Preliminary randomized clinical trial results of 24-chromosome aneuploidy screening with this new rapid-method CCS and subsequent fresh euploid blastocyst transfer indicate a significant increase in the success of IVF.(3) A retrospective study using this technology demonstrated improved delivery rates and reduced miscarriage rates after single embryo transfer.(4)  Further randomized controlled trials to investigate the clinical efficacy of this new rapid method of CCS are currently underway.

About Reproductive Medicine Associates of New Jersey

Reproductive Medicine Associates of New Jersey have pioneered and successfully implemented a cutting-edge technology, known as Comprehensive Chromosome Screening (CCS) to more accurately detect healthy embryos that will lead to successful pregnancies and ultimately healthy babies. Other centers have attempted similar testing methods, but RMANJ is the only fertility center in the world to have developed a system of unprecedented accuracy, fully validated through years of rigorous clinical research. RMANJ's Comprehensive Chromosome Screening offers advanced embryo selection with extreme accuracy by detecting and avoiding use of embryos with chromosomal abnormalities prior to transfer and pregnancy.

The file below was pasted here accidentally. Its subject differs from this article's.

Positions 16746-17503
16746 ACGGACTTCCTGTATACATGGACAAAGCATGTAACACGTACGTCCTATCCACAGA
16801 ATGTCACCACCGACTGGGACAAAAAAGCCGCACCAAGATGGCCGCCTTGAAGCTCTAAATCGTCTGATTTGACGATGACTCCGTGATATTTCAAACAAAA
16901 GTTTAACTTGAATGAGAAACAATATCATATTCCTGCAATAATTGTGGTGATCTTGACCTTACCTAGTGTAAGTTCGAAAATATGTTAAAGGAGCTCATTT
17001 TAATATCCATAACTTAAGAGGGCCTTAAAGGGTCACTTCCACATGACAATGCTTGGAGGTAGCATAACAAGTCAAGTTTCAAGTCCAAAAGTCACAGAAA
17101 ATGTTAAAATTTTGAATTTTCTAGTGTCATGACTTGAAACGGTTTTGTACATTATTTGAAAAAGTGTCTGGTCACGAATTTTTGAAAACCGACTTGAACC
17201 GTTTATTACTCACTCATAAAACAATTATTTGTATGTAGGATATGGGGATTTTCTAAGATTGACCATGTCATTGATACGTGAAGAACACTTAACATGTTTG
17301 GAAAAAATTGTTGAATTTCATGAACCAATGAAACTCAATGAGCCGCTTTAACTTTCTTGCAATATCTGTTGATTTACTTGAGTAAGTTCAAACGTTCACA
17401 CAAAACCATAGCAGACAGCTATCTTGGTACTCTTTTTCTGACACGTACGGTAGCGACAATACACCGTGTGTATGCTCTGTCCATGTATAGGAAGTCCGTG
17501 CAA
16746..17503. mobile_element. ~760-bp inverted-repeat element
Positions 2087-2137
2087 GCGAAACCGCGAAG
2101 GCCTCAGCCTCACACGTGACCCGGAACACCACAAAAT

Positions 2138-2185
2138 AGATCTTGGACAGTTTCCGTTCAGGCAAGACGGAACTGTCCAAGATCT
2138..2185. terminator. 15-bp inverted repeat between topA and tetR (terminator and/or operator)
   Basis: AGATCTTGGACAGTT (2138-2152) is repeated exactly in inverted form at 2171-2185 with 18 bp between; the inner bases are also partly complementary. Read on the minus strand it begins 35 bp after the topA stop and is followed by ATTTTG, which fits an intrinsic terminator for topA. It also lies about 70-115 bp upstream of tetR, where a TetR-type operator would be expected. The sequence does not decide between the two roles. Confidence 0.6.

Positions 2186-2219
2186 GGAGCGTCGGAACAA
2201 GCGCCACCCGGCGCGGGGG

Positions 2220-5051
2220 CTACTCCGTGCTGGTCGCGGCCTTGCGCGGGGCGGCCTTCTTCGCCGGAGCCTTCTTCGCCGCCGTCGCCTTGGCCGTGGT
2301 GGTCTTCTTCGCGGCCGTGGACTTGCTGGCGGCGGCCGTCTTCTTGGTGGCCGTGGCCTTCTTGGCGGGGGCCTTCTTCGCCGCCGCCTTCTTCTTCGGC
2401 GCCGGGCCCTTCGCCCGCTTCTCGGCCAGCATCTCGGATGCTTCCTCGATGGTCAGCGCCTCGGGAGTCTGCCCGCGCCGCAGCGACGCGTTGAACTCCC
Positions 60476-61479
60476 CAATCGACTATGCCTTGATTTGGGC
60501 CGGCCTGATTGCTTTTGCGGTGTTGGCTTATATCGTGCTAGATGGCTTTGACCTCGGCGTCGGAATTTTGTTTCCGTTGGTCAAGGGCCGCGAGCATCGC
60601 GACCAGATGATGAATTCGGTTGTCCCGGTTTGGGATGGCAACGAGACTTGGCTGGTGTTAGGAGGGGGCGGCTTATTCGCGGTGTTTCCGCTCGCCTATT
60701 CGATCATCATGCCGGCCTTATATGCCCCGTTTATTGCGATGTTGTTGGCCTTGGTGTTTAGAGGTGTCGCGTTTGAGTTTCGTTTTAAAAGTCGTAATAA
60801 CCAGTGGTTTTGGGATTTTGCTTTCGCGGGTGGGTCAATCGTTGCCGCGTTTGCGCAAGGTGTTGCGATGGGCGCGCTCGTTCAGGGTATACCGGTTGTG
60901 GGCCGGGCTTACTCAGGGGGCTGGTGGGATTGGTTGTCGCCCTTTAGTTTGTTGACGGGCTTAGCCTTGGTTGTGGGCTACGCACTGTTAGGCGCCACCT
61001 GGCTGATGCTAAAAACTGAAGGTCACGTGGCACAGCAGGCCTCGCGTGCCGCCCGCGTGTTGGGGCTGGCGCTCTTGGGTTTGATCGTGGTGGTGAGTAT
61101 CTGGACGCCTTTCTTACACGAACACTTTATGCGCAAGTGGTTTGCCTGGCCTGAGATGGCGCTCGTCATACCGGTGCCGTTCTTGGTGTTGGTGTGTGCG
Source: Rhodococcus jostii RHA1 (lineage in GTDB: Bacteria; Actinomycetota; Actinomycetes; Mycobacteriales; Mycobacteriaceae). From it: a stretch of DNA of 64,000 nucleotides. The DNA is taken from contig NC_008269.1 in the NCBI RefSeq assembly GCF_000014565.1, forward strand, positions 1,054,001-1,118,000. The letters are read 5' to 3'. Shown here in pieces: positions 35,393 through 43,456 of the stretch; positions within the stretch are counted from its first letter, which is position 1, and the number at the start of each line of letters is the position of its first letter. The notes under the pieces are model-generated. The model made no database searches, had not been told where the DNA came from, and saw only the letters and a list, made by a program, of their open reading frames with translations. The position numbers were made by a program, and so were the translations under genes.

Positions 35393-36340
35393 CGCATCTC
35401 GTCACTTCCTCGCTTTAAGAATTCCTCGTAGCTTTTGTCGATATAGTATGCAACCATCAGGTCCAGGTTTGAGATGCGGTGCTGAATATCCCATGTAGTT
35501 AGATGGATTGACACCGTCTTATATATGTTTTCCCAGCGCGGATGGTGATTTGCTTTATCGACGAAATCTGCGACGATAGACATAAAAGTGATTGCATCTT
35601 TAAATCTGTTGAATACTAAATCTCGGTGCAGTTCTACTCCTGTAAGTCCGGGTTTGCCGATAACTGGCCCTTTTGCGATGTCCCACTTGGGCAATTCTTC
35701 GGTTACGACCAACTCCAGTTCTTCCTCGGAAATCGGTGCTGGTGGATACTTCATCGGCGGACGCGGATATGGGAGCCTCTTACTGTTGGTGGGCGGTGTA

The fertility experts at RMANJ have among the highest IVF success rates in the country. Since 1999, they have helped bring more than 20,000 babies to loving families.  In addition to serving as the Division of Reproductive Endocrinology at Robert Wood Johnson University Medical School in New Brunswick, NJ, the practice has six locations in New Jersey. For more information please call RMANJ at 973-656-2089, or visit www.rmanj.com.